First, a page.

Sure, the canoeing guidebook is an assist to the adventuring paddler, but there is a more salient expression within the folds of this manual. Canadian history, for one—I didn’t sugar-coat it, nor did I pull any punches when it came to environmental propriety or First Nations accounts of white-man colonialism, greed, and bad deals. It’s all there, in what may well be my last canoeing guidebook. It is the stuff that defines us as Canadians: sometimes raw, sometimes an embarrassing truth, but undeniably a linear route through spectacular Ontario Shield country.
The Path of the Paddle Canadian canoe trail is not just for the adventuring canoeist; some of the country’s best kayak and SUP (stand-up paddleboard) water can be found along the Superior coast southwest of Thunder Bay. Lake of the Woods with its thousands of kilometres of undeveloped shoreline, Indigenous prehistory, and unique flora and fauna could keep today’s paddler mesmerized for decades.
Another added adventure component is the number of backcountry trails scoped out along the entire route; established trails to waterfalls, scenic overviews, even a path to a curious magnetic rock.
The Omimi Trail (shown above) follows the historic Voyageur Route, a heritage river along the Pigeon/Gunflint system that offers impressive hiking within the Superior National Forest.
Don’t expect armed security forces along the American border; surprisingly, the International boundary is totally undeveloped and you’ll find yourself portaging back and forth from Canada to the United States. For those die-hards in need of a good work out, there is the 14-km Grand Portage at the Superior end of the route.
The Path of the Paddle unveils old mine excavations, WWII prisoner of war camps, Jimmy McOuat’s ghost wandering around his impressive four-story log castle on White Otter Lake, billion-year-old mountains worn down into flat-topped diabase mesas, thousand-year-old Indigenous rock paintings, prickly pear cactus! There are more than a dozen rivers, from quaint, passive float-trips to the magnificence of the historic Winnipeg River, and... just enough whitewater to pacify the adrenaline junkie.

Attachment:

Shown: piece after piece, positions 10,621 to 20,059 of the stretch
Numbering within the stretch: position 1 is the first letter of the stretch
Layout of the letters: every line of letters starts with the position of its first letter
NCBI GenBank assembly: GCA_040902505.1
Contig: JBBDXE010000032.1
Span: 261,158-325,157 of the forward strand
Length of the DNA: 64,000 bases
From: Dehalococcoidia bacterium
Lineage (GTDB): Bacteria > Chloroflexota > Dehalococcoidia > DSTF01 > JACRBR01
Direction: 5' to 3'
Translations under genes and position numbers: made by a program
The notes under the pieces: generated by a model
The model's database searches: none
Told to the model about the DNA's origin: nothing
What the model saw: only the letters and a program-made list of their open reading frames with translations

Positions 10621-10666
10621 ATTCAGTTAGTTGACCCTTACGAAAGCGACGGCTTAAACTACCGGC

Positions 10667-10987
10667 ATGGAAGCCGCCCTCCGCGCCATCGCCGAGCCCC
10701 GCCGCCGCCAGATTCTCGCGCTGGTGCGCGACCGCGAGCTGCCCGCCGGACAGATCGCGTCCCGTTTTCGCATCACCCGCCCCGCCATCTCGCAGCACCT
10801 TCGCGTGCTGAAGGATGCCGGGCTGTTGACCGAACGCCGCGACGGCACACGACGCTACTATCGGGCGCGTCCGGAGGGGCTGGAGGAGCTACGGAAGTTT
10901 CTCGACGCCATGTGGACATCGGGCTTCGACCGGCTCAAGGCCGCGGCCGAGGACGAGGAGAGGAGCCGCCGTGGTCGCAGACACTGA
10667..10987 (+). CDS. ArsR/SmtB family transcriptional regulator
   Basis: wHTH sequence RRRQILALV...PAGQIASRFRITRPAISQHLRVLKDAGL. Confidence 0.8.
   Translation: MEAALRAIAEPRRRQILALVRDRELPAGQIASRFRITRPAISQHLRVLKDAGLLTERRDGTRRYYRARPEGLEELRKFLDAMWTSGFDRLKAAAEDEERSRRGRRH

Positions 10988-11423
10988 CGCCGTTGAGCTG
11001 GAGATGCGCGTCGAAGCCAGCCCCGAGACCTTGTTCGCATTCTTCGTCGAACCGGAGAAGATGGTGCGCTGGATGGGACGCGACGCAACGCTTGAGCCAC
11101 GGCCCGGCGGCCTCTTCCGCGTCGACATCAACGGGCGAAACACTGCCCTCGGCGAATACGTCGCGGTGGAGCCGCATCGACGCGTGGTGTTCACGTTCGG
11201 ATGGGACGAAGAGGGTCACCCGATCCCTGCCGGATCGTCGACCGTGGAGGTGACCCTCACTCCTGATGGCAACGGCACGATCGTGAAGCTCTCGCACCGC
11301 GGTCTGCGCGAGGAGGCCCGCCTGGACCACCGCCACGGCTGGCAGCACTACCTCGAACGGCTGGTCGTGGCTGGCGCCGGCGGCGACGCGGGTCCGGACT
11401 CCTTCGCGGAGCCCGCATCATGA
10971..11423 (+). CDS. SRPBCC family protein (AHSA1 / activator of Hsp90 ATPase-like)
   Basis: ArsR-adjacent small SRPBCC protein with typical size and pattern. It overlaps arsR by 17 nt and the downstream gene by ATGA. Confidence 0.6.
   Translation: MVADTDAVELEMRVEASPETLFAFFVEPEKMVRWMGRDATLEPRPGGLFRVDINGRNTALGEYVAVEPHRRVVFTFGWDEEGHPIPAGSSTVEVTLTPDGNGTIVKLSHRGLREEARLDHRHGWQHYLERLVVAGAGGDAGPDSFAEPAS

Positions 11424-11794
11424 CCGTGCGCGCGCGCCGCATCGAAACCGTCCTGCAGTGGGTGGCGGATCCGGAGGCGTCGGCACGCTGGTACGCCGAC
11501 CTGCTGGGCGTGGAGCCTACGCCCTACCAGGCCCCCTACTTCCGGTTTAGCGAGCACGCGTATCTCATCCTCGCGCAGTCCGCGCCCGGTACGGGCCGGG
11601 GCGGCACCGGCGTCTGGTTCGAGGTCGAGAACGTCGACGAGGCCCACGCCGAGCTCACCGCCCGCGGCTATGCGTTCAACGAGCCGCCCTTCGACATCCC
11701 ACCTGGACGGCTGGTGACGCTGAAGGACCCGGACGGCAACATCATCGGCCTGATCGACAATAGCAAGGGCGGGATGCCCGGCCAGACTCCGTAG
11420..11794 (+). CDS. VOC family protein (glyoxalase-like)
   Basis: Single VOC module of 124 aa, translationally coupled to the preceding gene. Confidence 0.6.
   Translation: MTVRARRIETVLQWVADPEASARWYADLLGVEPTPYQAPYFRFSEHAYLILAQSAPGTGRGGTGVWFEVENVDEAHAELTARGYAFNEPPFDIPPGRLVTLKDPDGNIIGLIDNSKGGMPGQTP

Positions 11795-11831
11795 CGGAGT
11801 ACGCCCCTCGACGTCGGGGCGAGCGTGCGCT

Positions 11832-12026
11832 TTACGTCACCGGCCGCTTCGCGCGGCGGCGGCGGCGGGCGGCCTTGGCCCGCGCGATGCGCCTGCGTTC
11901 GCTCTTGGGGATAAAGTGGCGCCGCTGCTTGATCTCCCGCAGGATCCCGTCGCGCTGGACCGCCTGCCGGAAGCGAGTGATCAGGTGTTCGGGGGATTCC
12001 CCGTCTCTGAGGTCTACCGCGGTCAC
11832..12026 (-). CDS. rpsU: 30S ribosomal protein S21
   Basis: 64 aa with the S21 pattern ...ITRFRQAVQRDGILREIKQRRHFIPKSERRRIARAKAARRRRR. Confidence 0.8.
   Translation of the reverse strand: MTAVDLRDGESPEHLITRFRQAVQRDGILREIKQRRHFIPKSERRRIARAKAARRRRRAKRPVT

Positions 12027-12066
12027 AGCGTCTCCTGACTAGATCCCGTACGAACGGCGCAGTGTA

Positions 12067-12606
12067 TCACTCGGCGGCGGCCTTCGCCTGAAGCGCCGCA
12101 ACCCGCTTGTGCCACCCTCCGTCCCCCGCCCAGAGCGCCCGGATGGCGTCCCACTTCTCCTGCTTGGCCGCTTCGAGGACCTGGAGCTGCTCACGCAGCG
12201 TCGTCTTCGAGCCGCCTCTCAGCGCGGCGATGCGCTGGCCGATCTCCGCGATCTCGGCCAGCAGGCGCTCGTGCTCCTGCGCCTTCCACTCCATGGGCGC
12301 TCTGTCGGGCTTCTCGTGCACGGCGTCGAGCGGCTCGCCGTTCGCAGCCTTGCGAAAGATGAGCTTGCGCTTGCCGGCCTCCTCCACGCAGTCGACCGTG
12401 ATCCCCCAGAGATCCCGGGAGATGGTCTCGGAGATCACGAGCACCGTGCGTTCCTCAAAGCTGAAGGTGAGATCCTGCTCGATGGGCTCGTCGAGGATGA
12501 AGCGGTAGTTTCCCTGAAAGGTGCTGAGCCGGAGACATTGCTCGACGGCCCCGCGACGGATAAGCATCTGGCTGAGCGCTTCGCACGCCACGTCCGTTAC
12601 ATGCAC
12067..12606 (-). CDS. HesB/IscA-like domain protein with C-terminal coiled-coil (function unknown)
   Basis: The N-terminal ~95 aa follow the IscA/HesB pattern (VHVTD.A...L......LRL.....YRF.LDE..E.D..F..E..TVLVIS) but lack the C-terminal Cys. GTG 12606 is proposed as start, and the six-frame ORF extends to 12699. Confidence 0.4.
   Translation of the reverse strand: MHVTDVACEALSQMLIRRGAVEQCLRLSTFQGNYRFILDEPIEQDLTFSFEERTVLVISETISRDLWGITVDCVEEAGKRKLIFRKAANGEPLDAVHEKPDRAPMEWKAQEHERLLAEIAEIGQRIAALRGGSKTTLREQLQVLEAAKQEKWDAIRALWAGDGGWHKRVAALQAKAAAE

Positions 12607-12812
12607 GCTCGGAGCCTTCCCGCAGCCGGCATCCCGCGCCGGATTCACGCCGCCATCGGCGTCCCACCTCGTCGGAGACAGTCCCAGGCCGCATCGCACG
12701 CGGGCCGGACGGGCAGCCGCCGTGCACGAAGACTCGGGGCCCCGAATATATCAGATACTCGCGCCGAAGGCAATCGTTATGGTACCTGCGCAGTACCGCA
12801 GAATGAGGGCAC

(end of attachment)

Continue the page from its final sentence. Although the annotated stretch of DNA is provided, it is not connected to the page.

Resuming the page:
Time, natural forces, and industrial intrusion have all played a dramatic role in affecting the decorum of the ancient canoe trail. Part of my job was to bind together a route that avoided modern disturbances. Not always an easy task.
Many of the portage links had long disappeared and, in some cases, did not exist at all. Armed with a trail axe, bush saw, and a pair of loppers; aided by my kids (Alexa and Chris) and my wife Andrea, we were able to clear old portages and build new campsites where required. Although it was oftentimes arduous labour, having my family join me (along with our collie Oban), the task of opening old routes became a labour of love… sort of.
But there were times when mapping the route pushed the limits of the season, from early break-up in May to the freezing temperatures of late October, even treks in winter by snowshoe—all part of the exploration process, to get the four-season feel of the environment, people, and history. Bear confrontations, micro-burst tornadoes, tick infestations, biting flies, and isolation are all a part of the mapping progression—not a negative factor, but a realization that you are a subjugate to the whims of nature. In a beautiful world that affords such exemplary canoe explorations, peace, and connection, there really are no negative influences.
After seven years working on this guidebook, I can honestly convince myself that this project was an honour for me. To be able to help construct the quintessential Canadian Canoe Trail, spend the time out there, and perhaps bring to light some of the pending issues, and to highlight the extraordinary uniqueness of our northwest provincial canoe culture.
Lake Superior to Manitoba by Canoe: Mapping the Route into the Heart of the Continent by Hap Wilson; Firefly Books ISBN-13:978-1-77085-907-4